Wright's motion to dismiss the indictment is now fully briefed. This is the court's decision on the motion. 1
The indictment charges that on three separate occasions (July 20, 1999, October 29, 1999, and July 25, 2000), Wright deposited checks drawn by the City of Wilmington and payable to New Mount Olive Baptist Church into a church account ("the Fire Account") at Sun National Bank located at 13th and Market Streets in Wilmington Delaware. The checks, in total amount of $149,449.00, were authorized by the now deceased State Legislator, Al O. Plant, Sr.
The indictment charges that Wright wrote a number of checks on the Fire Account to himself and deposited those checks into another church account ("the Pastor's Account") at Sun National Bank, which is located at 13th and Market Streets in Wilmington, Delaware. Wright wrote checks on the Pastor's Account, some of which were payable to Representative Plant, the official who had arranged to give the money to New Mount Olive Baptist Church. The checks were deposited into Plant's account the same branch of Sun National Bank in Wilmington, Delaware.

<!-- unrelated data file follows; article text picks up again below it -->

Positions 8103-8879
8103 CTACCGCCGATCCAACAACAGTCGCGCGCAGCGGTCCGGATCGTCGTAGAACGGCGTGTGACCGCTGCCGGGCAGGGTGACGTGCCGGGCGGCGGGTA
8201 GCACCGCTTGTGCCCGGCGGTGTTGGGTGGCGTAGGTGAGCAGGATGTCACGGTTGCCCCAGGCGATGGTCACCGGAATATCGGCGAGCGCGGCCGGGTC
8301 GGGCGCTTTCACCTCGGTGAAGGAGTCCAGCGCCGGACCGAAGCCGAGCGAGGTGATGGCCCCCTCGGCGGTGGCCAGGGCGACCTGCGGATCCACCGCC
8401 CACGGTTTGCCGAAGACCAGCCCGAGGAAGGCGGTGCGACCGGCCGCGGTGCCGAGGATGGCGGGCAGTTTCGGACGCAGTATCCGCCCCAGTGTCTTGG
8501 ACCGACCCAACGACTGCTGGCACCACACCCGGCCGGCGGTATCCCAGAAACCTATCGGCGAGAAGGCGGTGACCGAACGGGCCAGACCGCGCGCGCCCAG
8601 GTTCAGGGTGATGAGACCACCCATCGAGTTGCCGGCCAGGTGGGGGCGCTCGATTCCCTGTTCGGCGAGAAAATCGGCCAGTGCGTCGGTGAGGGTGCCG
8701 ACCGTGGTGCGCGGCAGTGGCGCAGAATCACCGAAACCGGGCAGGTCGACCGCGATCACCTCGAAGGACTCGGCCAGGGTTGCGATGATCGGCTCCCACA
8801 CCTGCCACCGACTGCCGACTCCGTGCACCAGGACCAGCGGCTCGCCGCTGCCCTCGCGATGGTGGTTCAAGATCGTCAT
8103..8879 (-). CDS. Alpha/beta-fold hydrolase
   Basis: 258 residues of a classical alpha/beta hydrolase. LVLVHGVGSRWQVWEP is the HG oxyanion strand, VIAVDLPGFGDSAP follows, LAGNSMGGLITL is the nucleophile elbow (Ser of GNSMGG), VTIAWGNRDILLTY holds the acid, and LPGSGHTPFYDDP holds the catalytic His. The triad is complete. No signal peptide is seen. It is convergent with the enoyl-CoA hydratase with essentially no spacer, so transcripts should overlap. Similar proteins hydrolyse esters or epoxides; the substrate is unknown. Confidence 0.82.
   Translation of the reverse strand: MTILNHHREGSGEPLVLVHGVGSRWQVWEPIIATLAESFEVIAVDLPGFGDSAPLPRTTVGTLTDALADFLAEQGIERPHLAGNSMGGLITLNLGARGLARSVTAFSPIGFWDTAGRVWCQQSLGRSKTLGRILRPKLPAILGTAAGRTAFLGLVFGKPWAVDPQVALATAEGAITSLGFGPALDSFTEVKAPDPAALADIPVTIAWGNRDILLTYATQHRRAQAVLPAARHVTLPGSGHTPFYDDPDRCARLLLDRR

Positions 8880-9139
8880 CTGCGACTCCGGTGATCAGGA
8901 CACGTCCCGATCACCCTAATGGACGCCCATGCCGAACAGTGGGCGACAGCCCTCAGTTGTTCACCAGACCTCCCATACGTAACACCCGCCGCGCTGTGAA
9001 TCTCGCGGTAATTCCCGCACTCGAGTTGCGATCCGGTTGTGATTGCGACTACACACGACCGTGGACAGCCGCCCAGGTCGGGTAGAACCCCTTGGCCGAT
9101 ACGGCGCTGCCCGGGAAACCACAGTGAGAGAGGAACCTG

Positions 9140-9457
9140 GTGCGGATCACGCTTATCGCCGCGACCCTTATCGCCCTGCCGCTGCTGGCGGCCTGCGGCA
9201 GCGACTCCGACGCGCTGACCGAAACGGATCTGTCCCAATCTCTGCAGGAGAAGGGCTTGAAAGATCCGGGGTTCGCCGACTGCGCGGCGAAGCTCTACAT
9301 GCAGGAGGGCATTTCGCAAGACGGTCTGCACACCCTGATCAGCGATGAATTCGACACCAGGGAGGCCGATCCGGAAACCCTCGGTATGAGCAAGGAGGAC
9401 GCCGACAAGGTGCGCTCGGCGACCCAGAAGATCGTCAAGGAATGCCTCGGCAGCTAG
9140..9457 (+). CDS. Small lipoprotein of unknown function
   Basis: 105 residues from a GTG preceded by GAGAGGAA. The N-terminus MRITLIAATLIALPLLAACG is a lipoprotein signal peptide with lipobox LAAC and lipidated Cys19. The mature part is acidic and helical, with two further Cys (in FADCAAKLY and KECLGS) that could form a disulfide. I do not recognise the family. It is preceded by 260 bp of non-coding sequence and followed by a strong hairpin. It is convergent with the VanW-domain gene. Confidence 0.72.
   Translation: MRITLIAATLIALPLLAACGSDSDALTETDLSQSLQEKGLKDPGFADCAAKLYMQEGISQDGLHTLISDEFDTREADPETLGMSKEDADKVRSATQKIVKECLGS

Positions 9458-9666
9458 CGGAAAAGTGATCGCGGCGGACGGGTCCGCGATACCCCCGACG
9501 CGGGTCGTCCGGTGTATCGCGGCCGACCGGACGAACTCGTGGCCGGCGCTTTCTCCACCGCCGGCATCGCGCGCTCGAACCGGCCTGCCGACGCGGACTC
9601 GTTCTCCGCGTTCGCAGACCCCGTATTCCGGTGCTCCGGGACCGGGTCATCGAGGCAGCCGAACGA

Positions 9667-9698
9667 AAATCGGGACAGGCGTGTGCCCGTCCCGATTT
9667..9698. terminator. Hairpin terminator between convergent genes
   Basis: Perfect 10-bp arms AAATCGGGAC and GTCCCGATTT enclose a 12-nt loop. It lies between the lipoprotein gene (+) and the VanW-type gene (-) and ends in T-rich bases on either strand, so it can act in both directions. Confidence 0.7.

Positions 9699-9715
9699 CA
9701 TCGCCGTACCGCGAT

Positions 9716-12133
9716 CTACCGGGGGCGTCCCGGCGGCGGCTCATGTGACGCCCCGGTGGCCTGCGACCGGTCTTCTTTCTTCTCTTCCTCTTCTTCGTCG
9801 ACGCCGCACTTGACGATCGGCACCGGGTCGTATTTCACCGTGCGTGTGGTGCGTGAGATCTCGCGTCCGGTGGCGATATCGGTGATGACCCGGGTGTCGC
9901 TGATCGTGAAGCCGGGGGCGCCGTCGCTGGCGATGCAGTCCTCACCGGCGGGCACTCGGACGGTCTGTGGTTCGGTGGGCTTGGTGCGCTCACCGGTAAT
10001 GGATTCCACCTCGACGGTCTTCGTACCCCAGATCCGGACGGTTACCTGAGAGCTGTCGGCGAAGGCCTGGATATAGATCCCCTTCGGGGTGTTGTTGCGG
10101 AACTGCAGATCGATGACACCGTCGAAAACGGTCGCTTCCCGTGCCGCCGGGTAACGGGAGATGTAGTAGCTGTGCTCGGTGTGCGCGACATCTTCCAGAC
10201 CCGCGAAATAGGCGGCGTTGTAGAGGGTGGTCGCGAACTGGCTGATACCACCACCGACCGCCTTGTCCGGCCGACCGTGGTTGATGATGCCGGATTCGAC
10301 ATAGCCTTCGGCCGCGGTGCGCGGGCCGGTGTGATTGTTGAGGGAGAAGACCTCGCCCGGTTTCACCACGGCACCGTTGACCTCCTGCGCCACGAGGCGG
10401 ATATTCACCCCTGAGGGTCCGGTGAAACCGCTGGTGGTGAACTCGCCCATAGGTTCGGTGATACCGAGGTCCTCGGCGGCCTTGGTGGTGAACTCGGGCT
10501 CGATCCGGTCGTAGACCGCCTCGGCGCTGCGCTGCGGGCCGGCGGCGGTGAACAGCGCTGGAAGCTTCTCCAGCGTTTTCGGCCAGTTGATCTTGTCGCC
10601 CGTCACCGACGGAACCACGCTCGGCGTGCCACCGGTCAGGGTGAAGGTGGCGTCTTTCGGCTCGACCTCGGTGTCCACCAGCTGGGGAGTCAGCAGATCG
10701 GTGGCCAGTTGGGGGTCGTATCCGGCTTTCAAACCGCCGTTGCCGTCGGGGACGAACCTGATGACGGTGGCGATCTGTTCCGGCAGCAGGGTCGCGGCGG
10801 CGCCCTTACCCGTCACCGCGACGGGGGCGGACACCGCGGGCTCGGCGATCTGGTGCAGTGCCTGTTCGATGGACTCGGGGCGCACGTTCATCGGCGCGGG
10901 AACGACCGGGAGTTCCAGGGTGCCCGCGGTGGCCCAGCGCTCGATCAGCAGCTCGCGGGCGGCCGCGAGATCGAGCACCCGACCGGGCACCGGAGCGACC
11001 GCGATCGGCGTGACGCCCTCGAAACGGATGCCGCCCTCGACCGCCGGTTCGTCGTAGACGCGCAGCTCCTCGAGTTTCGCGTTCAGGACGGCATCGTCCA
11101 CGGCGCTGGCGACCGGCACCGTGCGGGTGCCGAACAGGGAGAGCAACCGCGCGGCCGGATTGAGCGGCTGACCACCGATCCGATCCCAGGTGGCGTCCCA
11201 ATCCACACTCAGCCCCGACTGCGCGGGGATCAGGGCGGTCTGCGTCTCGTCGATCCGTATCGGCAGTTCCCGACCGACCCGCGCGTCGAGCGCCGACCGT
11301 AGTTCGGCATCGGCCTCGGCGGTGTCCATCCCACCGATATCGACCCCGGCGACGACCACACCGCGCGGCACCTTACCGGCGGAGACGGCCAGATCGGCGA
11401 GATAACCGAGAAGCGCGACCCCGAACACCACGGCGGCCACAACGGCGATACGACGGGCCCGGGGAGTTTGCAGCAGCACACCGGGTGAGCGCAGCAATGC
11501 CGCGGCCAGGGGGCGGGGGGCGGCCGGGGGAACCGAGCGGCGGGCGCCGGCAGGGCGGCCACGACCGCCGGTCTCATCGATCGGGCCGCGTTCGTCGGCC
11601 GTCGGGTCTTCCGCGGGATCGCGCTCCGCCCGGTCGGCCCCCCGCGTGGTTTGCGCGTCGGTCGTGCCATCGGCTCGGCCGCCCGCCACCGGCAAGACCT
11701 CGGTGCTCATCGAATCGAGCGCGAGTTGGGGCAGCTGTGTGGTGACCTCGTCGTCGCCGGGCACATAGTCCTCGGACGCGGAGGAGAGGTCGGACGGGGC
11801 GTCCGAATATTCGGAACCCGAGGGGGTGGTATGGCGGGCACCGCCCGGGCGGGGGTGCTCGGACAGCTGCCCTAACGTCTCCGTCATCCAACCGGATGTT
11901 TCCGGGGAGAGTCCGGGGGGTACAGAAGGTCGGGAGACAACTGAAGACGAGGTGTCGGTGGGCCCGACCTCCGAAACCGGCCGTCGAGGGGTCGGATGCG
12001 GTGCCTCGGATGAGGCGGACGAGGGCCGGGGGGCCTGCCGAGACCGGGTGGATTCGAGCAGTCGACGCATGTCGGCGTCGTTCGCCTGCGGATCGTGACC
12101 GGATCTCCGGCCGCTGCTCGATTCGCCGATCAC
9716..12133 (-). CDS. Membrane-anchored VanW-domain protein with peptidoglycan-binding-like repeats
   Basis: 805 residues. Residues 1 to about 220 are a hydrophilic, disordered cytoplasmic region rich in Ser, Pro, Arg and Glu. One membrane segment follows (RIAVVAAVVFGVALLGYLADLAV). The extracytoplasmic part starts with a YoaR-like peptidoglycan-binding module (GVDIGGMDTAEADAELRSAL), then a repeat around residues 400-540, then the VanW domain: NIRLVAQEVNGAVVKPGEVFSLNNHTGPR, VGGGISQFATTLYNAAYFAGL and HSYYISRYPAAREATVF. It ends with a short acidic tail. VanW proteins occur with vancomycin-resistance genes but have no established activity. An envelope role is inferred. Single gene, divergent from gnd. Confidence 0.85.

As a basis for subject matter jurisdiction over the interstate transportation of stolen property counts, the Government alleges that each of the checks identified above was sent by Sun National Bank to Pennsylvania for "clearing." It contends that Wright caused transportation in interstate commerce by "causing the checks to be deposited into Sun National Bank" because
Sun National Bank sent the checks to Pennsylvania for clearing. See Government's Response to Wright's Motion for Bill of Particulars, ¶ 7(d). The Government, however, stipulates that it will present no evidence at trial that Wright knew Sun National Bank sent its checks to Pennsylvania for "clearing" or that Wright knew the checks would travel outside of the State of Delaware or in interstate commerce.